ERIC: I think everybody can have it. I think in the same sense that we live our lives and we realize we’re kids and then we’re adults and then we’re older people and eventually we die. That sense of being part of a continuity of change over time is part of us and part of what it means to be a living person, a living organism. I don’t think it is a huge stretch to then take that metaphorically–to see your society, and your culture and your self as part of this larger ecology, and as also changing over time. I think that kind of time consciousness is very important in cities. Particularly when we think about how natures interact with each other in the city.
FOP: Yes, there is a great part of the book, the last chapter that’s about the year 2409. It imagines that the city has been slowly rebuilt over time, building by building, into a much greener city.
ERIC: I think some of our planning processes are so constrained because they are scaled to such short timescales. It’s hard to plan over long timescales, but I think it’s also hard to get agreement over short timescales. Sometimes there are really difficult issues to be figured out.
Hearst Tower, NYC, image AIA (Hearst Tower opened in 2006 and was New York City’s first skyscraper to achieve LEED Gold accreditation. 80% of the steel used was recycled. Rainwater is collected on the roof and is funneled into a 14,000-gallon tank in the basement and accounts for 50% of the tower’s usage).
“Skyscrapers, like everything else in our landscape, are not permanent. Over the next four hundred years, nearly all the buildings on Manhattan will be torn down and rebuilt, not through whole scale change, but block by block, building by building.” – Mannahatta: A Natural History of New York City
FOP: At FOP we’re particularly interested what it might mean to “design for deep time”, something that is becoming more and more necessary but isn’t quite practiced in design schools as such yet. Ecologists, designers and urban planners could share their plans for deep time with the public and help them see their environments over thousands of years, and help them find ways to live in relation to extremely slow changes. This kind of thinking could help shift perspectives from the short term to the long term and highlight the huge design implications that result.
ERIC: That’s right. Nature does have ways of sorting these things out and so increasingly I think it is our political, economic and cultural structures that are the inflexible thing. And yet, in some sense, those should be the most flexible things, right? Like beach erosion, or the way the climate works, or the way species have evolved to have particular life histories, those things took millions of years to kind of work themselves out to where they are today. Whereas our social systems, most of them have been invented in our lifetimes and they will get reinvented again. If you think of the evolution and adaptation of social systems, as opposed to biological systems, social systems actually change much more rapidly than biological systems do and yet we can’t imagine this in our heads. The social system seems more real to us than the natural system.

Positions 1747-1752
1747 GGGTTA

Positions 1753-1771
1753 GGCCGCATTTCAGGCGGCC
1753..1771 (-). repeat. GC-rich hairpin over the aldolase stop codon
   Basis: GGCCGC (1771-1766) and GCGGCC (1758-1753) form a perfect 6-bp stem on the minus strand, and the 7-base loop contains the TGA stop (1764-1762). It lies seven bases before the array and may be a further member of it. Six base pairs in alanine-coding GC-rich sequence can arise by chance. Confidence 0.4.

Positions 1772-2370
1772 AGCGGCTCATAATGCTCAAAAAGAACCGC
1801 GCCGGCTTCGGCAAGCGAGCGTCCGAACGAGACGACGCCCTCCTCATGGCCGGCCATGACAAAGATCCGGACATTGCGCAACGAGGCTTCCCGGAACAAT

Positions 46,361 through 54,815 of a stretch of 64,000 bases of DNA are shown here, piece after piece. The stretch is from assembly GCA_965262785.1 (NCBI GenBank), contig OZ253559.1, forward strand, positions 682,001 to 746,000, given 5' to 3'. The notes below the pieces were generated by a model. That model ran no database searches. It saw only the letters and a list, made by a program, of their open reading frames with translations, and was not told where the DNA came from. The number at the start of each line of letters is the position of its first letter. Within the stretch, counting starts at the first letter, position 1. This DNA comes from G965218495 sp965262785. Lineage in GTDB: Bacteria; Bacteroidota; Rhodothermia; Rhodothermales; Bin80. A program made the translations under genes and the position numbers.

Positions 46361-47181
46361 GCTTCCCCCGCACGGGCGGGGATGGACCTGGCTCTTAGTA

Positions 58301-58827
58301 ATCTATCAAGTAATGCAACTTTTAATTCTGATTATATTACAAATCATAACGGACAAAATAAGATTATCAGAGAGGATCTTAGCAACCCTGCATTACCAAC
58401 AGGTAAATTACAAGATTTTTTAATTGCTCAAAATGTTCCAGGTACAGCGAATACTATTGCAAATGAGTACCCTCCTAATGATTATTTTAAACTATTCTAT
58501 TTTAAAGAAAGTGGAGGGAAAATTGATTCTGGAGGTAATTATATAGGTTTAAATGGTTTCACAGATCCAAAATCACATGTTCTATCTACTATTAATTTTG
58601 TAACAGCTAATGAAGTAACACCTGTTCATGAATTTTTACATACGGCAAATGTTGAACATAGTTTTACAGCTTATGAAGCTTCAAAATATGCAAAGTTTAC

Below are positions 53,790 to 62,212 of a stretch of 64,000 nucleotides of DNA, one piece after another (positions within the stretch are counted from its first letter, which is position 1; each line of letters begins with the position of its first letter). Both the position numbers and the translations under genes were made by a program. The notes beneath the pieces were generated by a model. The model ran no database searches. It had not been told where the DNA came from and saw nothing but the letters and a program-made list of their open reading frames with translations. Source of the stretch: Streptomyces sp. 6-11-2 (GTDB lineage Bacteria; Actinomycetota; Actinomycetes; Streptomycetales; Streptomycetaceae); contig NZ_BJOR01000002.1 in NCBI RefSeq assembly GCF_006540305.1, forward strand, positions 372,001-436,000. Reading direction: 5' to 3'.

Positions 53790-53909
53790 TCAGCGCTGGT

I also think that plays in to the really big environmental changes that are going on in the world and the why people perceive them, whether is its climate change or species extinction. There is this despairing move that people make when they say it’s okay that all people may die out because the earth will continue. I think that’s a way of actually not making the changes they need to make, and it’s kind of like resigning themselves to calamity, which I think is really really awful. Another underlying motive in a lot of my work is to help people realize how dramatically the world has changed over time, and therefore, why it is really important to realize that and then do things. But also give them the psychological tools or support to act proactively. To say, yes, human beings as a species have had a traumatic impact on the world, but we’re part of the natural world and we have the capacity to change and make other choices. So let’s try to work out ways to make these kinds of choices instead of those kinds of choices.
FOP: What do you think of the term “Anthropocene”, which some people are using to suggest we’re in new geologic era—one distinguished by the impact that humans are having?
ERIC: I did some work a number of years ago on what we called the “human footprint”. We actually made a map of how human beings are influencing the world by adding together maps of human population density, infrastructure, and land use, and power infrastructure based on lights you can see from a satellite at night. That map shows that 83% of the land’s surface has already been touched by people and 98% of the places where it’s possible to grow rice, wheat and corn are already influenced by people. It’s another piece of evidence that’s sort of showing the historically extreme way that one species is influencing the world today, and try to put the human influence into historical context.
FOP: We really appreciated the visuals in the Mannahatta book. They are much more than illustrations. They seem to invite a sense of wonder. Could you say a bit about this invitation, the design of the book itself, and your sense of the power of aesthetic experience in learning and thinking?